December last year. The state electoral body shamelessly returned the names of the candidates of the ruling party across board and boasted that the election was free and fair.
Meanwhile, everyone in the state knows that there was no election. So, the question is, what kind of primary schools do we expect these illiterate charlatans to run?
Sadly, we are talking of the most important and the fundamental stage of learning and teaching. We are talking about the foundational teaching of the child. Where the foundation is faulty, it is very unlikely that any correction can happen along the line of higher education. The other important issue is the quality and quantity of teaching staff. Who are the teachers at this level? Are they such that won’t teach the children nonsense? Did they go to school? If yes, what kind of school did they attend? Were they taught nonsense? How did they perform in their time? Were they amongst the best or worst? In order words, what kind of skills do they have? After all, you can’t give what you don’t have. What kind of motivation is in place for them? Are they paid commensurate wages or starvation wages? Are the wages competitive enough to attract and retain the best talent to teach the ‘future generation’? Do their salaries come regularly or does government wait until they go on strike before paying them?

In terms of numbers, we had demonstrated earlier on that the pupil-teacher ratio in Nigerian public primary schools is 40. That shows that on the average, for every teacher, there are 40 pupils. The case is different for private schools where the ratio is better by close to 50% at 25. According to Wikipedia, the rule is that the smaller the ratio, the better the quality of learning. On the other hand, high student–teacher ratio is often cited for criticizing proportionately underfunded schools or school systems, or as evidence of the need for legislative change or more funding for education. In the same period, primary school enrollment was about 23million while total number of classrooms in the public primary schools stood at 342,303.
The World Bank has come out with data on pupil to student ratio for most countries of the world. In the latest figures which were published in 2015, the world average ratio was 24. The best performers are Cuba, Kuwait and Norway with an average of 9 each. The average figure for the Arab world, Middle East and North Africa was put at 20 each. North America had a pupil-teacher ratio of 15 while Europe stood at 13. Meanwhile, Heavily Indebted Poor Countries (HIPC) had an average figure of 41. Our own figure of
40 is very similar to those of the HIPC. May be that is where we belong.
Infrastructure is another important factor. In the 21st century, we still have schools that could not survive the test of the medieval ages. A lot of the public schools lack basic learning and living amenities. Some have no libraries, no laboratories, no computers, no books, no desks, no hygienic environment, no modern healthcare facilities and no sporting facilities. With everything lacking, it is doubtful that any serious learning takes place in these schools. However, they must graduate pupils every year to go to secondary schools.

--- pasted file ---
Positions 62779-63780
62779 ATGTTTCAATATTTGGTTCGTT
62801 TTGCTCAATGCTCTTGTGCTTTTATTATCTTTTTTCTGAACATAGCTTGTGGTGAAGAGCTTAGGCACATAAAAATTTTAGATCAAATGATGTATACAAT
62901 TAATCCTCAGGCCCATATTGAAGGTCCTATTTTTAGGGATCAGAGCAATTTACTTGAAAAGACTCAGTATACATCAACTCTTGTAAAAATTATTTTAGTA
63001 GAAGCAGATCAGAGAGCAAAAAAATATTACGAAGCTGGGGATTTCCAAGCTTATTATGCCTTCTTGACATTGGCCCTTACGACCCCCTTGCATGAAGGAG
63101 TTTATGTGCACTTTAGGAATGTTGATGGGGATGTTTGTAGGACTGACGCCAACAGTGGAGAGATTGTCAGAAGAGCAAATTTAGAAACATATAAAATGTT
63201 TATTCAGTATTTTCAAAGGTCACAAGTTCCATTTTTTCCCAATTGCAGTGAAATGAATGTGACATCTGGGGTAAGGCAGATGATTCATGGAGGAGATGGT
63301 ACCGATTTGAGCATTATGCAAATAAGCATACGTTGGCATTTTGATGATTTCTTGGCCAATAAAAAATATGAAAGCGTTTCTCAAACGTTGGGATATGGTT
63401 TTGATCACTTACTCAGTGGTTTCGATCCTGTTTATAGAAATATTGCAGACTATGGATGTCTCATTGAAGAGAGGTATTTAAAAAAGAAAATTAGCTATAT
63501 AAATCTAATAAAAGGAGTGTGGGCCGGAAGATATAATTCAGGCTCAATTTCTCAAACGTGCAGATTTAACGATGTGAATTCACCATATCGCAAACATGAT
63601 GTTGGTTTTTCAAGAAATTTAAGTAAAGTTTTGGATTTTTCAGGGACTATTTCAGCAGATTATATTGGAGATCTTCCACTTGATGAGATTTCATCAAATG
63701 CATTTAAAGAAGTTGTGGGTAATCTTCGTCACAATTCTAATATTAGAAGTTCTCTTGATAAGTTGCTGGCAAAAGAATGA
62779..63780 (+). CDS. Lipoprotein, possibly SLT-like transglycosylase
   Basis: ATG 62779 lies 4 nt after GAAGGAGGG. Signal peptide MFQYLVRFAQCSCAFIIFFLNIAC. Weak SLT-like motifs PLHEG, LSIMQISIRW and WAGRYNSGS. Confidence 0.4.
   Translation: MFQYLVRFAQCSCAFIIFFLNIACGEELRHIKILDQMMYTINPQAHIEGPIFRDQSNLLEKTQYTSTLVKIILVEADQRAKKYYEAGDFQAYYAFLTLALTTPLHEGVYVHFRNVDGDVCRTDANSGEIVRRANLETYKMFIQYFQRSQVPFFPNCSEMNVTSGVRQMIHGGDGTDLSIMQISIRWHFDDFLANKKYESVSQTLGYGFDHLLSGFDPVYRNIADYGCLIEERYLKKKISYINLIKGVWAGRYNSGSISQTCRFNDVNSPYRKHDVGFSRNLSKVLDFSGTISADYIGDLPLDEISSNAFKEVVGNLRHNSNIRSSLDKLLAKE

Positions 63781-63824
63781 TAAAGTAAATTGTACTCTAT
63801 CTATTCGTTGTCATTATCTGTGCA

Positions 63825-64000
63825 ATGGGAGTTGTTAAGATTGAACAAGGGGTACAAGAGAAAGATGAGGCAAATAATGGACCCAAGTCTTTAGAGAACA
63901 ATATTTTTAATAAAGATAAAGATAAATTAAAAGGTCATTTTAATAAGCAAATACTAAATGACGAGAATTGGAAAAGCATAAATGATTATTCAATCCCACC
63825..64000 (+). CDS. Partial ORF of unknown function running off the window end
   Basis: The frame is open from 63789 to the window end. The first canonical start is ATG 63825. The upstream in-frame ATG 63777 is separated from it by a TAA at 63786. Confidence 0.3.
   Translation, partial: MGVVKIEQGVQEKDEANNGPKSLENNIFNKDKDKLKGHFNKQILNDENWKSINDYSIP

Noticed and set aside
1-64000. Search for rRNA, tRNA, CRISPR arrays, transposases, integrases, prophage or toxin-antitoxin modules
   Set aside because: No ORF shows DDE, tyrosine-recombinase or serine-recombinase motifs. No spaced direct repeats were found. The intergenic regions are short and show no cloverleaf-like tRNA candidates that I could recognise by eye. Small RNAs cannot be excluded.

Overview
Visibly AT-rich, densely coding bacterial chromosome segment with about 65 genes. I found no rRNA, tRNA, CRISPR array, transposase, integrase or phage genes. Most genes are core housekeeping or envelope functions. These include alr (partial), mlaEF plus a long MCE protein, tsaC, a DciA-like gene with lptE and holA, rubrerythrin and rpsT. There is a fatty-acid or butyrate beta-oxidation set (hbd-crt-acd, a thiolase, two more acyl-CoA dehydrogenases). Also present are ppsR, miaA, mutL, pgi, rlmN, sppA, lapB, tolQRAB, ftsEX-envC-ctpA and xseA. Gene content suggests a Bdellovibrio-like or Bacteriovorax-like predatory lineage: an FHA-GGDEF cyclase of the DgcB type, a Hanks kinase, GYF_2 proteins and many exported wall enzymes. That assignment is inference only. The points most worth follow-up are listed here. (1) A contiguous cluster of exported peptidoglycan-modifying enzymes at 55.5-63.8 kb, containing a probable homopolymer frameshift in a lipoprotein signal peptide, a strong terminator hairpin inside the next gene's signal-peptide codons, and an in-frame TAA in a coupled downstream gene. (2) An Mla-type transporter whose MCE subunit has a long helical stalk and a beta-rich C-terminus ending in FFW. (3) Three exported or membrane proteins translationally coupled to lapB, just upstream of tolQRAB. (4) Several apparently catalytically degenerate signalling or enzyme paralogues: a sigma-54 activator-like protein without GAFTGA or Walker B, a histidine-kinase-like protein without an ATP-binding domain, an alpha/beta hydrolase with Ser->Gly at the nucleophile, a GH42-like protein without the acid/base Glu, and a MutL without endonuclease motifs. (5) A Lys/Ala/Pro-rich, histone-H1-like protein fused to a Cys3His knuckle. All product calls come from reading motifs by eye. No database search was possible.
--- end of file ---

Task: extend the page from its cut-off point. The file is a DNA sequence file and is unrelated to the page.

A lot of the schools do not even have relevant and up to date curricula for the modern age. In this kind of setting, teachers will end up teaching the students nonsense. However, like I had pointed out earlier, these schools must churn out pupils to populate the secondary schools on a yearly basis. Talking about secondary schools, this is another area where we have planted disaster. First of all, the way the system is set up requires that a large number of the pupils that finish from primary schools are programmed not to proceed to secondary schools and we seem to be comfortable with that.

Why do I say so? While there were over 60,000 primary schools with over 342,000 classrooms and 23m pupils, the public secondary school capacity was 11,874 schools with about 4.4m enrollment studying in 84,000 classrooms with a better student teacher ratio of 26. So, in the minds of our planners, more than 80% of pupils who would be finishing from primary schools would not proceed to secondary schools. That is very bad news. I agree that it may not be everyone that finished from primary school that would make it to a secondary school, but I think 80% drop out rate is scandalous.
We must begin to pay serious attention to the quality of education we give our children. Education is the most important gift we can bequeath our young ones. It is the instrument they need to navigate the challenges of the future. An educated mind is a liberated mind. It is a mind that can think in an articulate manner with a view to solving the challenges of life. Most of the young people that make themselves available for social vices and criminal activities are uneducated ones. Even if an educated person is jobless, he knows that he has a future that is bright. He knows that there is no glass ceiling to how far he can go. He knows he has solutions to the problems around him.

I know someone out there would like to point my attention to a failed educated person and a successful person with little or no education. My response is, do not rejoice too quickly, because for every one educated person that failed, I will show you nine successful educated people and for every one uneducated successful person you show me, I will show you nine failed uneducated persons. I will also like to say that if the successful school drop-out was able to complete his education, only God knows how successful he would have been.